Education Without Boundaries
Monica Mainville had just found out one of her classes had been canceled. It was the first spring-like day of the year — the kind perfect for lolling with friends on the quad — but she was disappointed. “I really like that class,” she lamented.
At other schools, Mainville — with her intense dedication to her studies — might be an anomaly. But here, she is one of many students who care deeply about learning for learning’s sake and for the benefit of others.
“I just knew this where I was supposed to be,” she says of Goucher. “I could just tell that students here care about things — like human rights and activism — that most people our age don’t even think about yet and really don’t even consider.”
When she was searching for colleges, Mainville had a list of things she was looking for, and Goucher had them all. “Goucher was my dream school, basically,” she says.
Besides become part of a socially conscious student body, she knew she also wanted to find a college where she could forge really close bonds with her professors. She didn’t just want to listen to cold lectures in stadium-sized classrooms, and she didn’t want professors who only sometimes deigned to answer her emails. She wanted teachers with whom she could work on research, talk to about important issues, and have a friendship.
Mainville lauds one of her favorite professors for “pushing students in a genuine way, encouraging us to grow, to get more in touch with ourselves, and to be a part of our community.”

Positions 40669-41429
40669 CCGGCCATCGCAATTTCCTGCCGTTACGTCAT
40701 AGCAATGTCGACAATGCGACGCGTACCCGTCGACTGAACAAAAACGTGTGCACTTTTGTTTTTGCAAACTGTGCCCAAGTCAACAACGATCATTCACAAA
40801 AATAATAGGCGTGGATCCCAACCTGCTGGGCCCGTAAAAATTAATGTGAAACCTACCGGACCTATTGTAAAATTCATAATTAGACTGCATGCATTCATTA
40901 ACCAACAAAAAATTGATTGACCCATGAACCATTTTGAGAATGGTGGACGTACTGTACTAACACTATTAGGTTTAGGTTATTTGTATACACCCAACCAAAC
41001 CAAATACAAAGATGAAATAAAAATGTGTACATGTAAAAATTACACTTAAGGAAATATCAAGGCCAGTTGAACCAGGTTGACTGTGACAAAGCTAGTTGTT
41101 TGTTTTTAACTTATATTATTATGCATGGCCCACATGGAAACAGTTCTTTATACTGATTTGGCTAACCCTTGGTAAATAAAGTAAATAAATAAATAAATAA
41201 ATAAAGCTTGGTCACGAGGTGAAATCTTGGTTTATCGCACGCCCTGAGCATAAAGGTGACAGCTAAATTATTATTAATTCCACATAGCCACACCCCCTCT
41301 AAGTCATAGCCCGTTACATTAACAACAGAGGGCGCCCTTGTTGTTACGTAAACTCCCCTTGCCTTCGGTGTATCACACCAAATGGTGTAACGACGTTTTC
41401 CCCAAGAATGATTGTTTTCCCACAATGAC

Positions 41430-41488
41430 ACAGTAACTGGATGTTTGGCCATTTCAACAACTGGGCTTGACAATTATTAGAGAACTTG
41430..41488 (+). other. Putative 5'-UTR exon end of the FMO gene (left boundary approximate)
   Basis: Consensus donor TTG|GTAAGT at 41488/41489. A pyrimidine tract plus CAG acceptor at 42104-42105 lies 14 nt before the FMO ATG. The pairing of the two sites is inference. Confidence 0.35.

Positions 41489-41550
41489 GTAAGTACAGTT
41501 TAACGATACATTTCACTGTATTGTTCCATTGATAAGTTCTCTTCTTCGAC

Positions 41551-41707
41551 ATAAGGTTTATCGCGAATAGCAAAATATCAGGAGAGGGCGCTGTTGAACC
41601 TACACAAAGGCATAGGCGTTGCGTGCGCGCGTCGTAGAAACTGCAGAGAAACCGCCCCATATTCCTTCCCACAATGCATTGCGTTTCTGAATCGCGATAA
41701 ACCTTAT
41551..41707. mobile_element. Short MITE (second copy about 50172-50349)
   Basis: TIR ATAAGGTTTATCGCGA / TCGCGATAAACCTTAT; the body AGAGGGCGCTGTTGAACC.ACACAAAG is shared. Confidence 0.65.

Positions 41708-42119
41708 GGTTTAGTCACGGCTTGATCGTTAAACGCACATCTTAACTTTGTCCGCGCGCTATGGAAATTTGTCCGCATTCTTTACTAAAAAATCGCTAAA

Mainville is entrenched in the campus community, one where she says, “Everyone accepts everyone else.” As a studio technician for art classes, she cleans the studio space a few nights a week and works with students in the introduction to 3D class. She is in charge of Hear My Voice, an annual publication to which students contribute works inspired by trauma or recovery. Mainville is also a student assistant to the college librarian, and she helps sew and assemble costumes for the Theatre Department’s productions.
Off campus she has volunteered at a pre-school for homeless children in the Station North neighborhood of Baltimore. For a semester she spent every Friday morning working with kids who struggled with language skills and reading. “Some of those kids went home to nothing, so you could see in their eyes just how happy they were to be given attention and to be learning,” she says.
Farther yet off campus, Mainville worked in the only psychiatric hospital on the island of Barbados during one of Goucher’s winter break intensive courses abroad. She helped counsel men who were addicted to alcohol and drugs and who were working on recovery. Prior to this experience, she had thought she wanted to do addictions therapy. She says it was a great opportunity to explore the field, even though she realized it is ultimately not what she wants to do professionally.
This coming fall she also will be doing a semester abroad in London at the University of Roehampton.
Mainville says she has loved the opportunity to study abroad. “A lot of schools encourage students to study abroad, but Goucher requires it and makes it so easy to do. I just can’t believe that I’m being given all of these opportunities to learn in other places,” she says.